Finding Humanity in Software

A look at system design through the lens of human activity

Bryan Watts
Nov 16, 2018 · 4 min read

As a kid, I would hang out at the restaurant my dad managed, watching in wonder as the tickets move through their lifecycles: jotted on a notepad, entered in a computer, printed in the kitchen, served, and finally, spiked.

(watch your fingers)

Things got interesting if there were pantry or raw bar elements, where tickets would split, then converge before serving. Dishes could have parts with different cook speeds; the timing blew my mind.

A typical dinner shift radiated a sense of choreography, of intertwined concerns and responsibilities playing out across time. Information flowed to the relevant people and stations, guiding their contributions, shaping meals that moments before were figments of hungry imaginations.

Food for Thought

A clear theme in these musings is relevance. Who needs to know what, when? This question focuses not on the shape of data, but its points of contact. Answers describe scenarios, not schemas. Data takes on a situational feel, separate from the individuals that use it.

Through this lens, data has less influence on design. Time emerges as an organizing force, orienting data around workers and the decisions they make. Whereas a data model describes a system at rest, a timeline describes activity.

Make It So

If someone asked for an order now, I would say “nothing”, aware of my prior decision. I have an internal model of the situation, from my perspective. If it takes a while, or I receive soup, I might decide to say something. If I get the expected sandwich, I’m no longer waiting and can dig in.

Paying the check concludes the meal. The decisions and their data, so recently relevant, fade to historical record. More meals will happen, even at my same table, but this particular one is in the books — no more decisions to make.

Data Has No Base

This relativity of data frees design from the monolithic database. What once was a central representation of a system’s knowledge, breaks out into a collection of perspectives, each with a finely-tuned model specific to its concerns. I am not aware of my sandwich’s journey through the kitchen, only that I ordered, waited, and received it. My parts of the process determine the relevance and shape of the data that interests me.

This data accumulates locally, influencing my future decisions. There are no concurrency/consistency mishaps, as the model is exclusively mine. I tend a boundary in which knowledge grows.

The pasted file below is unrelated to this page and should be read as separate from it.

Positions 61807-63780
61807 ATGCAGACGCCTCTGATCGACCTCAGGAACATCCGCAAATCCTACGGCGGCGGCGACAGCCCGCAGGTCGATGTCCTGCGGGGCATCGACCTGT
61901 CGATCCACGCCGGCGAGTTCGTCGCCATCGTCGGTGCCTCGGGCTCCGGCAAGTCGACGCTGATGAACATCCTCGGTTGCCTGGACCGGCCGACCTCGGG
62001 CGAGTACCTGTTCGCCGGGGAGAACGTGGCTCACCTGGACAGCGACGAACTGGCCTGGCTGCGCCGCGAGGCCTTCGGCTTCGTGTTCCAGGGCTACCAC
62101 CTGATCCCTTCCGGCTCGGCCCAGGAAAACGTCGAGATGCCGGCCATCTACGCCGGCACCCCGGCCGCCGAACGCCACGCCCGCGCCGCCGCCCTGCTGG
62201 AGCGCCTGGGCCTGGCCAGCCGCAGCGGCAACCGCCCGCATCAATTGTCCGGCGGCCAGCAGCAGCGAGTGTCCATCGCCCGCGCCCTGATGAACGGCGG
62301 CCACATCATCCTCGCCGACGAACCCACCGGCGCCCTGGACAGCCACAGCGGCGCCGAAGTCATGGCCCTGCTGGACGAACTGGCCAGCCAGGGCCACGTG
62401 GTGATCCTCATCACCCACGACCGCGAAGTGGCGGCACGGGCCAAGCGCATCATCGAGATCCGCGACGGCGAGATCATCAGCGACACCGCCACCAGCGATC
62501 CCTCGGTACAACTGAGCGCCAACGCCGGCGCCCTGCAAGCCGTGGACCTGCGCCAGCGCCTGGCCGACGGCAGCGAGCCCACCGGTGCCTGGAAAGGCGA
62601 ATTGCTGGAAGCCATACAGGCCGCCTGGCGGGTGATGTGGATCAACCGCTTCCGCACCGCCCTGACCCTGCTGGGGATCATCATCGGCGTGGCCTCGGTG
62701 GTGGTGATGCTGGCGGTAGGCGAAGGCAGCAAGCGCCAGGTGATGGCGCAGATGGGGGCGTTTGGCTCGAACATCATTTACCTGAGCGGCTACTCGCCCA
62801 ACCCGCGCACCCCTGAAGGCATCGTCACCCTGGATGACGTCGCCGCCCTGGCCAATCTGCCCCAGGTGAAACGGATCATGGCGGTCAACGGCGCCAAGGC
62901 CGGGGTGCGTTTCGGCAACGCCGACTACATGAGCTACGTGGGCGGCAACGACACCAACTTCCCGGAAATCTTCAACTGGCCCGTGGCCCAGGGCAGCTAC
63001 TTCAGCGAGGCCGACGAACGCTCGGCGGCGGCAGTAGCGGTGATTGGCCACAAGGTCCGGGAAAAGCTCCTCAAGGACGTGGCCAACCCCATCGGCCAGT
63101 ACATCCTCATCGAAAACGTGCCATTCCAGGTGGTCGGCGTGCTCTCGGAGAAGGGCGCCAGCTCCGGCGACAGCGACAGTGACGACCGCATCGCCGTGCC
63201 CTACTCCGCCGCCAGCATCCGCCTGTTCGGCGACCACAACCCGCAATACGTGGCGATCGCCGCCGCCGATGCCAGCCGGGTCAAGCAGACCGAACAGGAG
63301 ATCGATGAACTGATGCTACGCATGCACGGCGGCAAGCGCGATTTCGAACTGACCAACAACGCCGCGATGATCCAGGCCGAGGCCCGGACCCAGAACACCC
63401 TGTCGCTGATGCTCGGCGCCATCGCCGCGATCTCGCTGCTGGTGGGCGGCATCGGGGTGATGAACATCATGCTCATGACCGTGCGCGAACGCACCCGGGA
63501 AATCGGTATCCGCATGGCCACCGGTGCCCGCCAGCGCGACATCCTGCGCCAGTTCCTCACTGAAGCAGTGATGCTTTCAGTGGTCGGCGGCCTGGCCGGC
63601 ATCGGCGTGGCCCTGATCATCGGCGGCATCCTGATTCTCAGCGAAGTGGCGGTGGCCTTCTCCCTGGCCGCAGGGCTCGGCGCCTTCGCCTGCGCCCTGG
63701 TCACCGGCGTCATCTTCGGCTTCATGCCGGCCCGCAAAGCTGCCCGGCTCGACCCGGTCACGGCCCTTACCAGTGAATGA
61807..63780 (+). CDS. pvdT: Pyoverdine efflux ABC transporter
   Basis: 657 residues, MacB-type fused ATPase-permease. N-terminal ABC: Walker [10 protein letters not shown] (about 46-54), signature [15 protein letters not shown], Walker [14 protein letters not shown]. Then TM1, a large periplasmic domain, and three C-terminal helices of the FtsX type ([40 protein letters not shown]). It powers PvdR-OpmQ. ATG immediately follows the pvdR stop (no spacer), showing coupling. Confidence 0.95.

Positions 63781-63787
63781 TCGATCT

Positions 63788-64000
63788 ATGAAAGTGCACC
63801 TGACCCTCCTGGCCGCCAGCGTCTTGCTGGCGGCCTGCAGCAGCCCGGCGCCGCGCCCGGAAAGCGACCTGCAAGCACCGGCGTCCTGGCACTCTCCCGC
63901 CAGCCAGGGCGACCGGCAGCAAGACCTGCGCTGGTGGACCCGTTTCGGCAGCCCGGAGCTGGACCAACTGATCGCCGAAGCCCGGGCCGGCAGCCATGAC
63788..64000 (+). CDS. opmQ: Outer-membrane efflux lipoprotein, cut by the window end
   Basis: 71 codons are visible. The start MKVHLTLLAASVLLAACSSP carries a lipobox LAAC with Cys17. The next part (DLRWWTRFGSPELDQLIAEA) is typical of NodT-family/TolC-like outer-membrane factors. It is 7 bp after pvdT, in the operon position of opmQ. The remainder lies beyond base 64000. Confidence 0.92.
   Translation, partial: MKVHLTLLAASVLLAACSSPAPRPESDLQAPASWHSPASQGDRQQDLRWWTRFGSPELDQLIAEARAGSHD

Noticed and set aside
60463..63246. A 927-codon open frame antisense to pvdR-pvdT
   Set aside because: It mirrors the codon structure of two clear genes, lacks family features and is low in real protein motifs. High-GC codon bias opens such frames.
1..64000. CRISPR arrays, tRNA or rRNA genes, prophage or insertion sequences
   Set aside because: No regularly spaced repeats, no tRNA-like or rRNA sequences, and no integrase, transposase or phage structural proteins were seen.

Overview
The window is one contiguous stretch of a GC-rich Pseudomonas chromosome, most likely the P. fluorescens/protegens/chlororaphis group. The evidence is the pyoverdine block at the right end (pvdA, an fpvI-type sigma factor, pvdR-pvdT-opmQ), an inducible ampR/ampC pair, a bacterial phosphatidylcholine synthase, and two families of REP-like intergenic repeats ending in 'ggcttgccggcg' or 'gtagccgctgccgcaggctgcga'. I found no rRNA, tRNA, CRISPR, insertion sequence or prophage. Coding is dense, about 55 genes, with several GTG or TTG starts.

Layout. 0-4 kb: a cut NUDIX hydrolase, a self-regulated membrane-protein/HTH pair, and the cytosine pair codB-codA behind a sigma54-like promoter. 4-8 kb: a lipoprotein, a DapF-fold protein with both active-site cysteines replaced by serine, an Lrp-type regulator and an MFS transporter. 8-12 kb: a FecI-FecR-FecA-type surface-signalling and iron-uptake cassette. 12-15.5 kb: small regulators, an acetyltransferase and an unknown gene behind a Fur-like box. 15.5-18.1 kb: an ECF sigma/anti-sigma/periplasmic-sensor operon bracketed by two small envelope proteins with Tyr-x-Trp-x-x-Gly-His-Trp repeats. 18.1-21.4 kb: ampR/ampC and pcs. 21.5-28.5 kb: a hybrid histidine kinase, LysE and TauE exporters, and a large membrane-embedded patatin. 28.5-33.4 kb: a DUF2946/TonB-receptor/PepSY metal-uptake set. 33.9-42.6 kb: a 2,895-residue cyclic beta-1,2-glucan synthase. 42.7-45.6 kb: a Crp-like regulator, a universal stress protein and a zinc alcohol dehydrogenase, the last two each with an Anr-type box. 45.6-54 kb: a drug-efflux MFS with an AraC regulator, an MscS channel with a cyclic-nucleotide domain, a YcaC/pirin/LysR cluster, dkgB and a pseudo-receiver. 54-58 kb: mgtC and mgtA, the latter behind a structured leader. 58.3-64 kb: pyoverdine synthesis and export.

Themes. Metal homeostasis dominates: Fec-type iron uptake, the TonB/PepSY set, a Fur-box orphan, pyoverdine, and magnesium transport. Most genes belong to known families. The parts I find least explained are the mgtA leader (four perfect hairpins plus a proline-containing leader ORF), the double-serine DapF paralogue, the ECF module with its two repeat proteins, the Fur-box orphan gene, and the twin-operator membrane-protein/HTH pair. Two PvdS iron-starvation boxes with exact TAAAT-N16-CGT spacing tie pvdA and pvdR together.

Honesty Club

Not so much. I am accustomed to applications whose navigation is a set of nouns, inviting me to arrange them for use by processes shrouded in mystery. I am left to construct my own understanding of them, often leading to incorrect expectations, frustration, and resentment.

This is part of why contemporary software doesn’t feel quite “right”. It is rooted in a spatial metaphor, an anachronism from the days of cramped CPUs. In today’s distributed, collaborative, reactive world, when is more important than where.

To Go


Thanks for reading — I leave you with my favorite quote:

Computer science is no more about computers than astronomy is about telescopes. — Edsger Dijkstra

DealerOn Dev

Syndicated from https://dev.to/dealeron

Thanks to sohjsolwin

Bryan Watts

Written by

I help people make decisions via electricity and plastic. Senior Software Architect at DealerOn.

DealerOn Dev

Syndicated from https://dev.to/dealeron | On the DealerOn Dev Team, we strive to be the industry leader in code quality, innovation, and culture. The author’s views expressed in this publication are endorsed by DealerOn. The author’s views elsewhere may not be.

Bryan Watts

Written by

I help people make decisions via electricity and plastic. Senior Software Architect at DealerOn.

DealerOn Dev

Syndicated from https://dev.to/dealeron | On the DealerOn Dev Team, we strive to be the industry leader in code quality, innovation, and culture. The author’s views expressed in this publication are endorsed by DealerOn. The author’s views elsewhere may not be.

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